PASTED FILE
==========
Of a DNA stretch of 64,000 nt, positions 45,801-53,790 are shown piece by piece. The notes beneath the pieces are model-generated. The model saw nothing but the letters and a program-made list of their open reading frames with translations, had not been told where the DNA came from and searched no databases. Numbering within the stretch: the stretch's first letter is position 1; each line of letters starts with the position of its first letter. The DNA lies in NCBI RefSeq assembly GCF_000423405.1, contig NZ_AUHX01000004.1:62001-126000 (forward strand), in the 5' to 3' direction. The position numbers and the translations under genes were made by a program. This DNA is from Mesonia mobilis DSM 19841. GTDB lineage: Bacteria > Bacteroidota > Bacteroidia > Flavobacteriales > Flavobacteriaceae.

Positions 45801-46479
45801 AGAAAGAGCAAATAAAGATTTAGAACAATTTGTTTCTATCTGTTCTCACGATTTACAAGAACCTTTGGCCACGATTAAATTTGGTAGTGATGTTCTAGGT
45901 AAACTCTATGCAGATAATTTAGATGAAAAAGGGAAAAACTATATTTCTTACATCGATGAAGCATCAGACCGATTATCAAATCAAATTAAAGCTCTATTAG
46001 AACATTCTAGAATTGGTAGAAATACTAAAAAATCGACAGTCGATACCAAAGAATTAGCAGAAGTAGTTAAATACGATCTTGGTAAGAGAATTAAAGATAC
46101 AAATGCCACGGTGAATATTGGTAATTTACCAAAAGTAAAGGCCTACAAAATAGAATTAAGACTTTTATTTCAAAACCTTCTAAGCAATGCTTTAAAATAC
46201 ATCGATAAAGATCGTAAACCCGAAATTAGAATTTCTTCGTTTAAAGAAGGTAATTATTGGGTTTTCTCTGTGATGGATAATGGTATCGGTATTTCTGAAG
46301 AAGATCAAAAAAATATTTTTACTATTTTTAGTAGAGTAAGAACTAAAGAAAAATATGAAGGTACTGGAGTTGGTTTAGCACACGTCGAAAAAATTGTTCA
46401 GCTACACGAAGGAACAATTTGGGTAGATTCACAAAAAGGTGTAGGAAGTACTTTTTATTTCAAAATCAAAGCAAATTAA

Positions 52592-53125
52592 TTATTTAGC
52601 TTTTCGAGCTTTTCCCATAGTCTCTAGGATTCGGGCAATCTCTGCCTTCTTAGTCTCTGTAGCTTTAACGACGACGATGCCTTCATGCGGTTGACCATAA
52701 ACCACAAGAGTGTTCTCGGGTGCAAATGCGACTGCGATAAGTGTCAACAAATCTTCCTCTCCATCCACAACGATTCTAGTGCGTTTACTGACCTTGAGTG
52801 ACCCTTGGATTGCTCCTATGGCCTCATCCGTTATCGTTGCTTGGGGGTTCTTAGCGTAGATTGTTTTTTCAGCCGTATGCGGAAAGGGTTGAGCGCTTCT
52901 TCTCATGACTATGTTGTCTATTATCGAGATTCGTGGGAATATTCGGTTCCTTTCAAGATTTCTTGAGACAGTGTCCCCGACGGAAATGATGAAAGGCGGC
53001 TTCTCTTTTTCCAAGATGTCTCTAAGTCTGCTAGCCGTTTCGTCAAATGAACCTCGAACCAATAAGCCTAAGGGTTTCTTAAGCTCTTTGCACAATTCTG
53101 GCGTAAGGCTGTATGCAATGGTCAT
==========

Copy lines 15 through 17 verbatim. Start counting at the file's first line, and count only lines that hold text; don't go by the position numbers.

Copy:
52901 TCTCATGACTATGTTGTCTATTATCGAGATTCGTGGGAATATTCGGTTCCTTTCAAGATTTCTTGAGACAGTGTCCCCGACGGAAATGATGAAAGGCGGC
53001 TTCTCTTTTTCCAAGATGTCTCTAAGTCTGCTAGCCGTTTCGTCAAATGAACCTCGAACCAATAAGCCTAAGGGTTTCTTAAGCTCTTTGCACAATTCTG
53101 GCGTAAGGCTGTATGCAATGGTCAT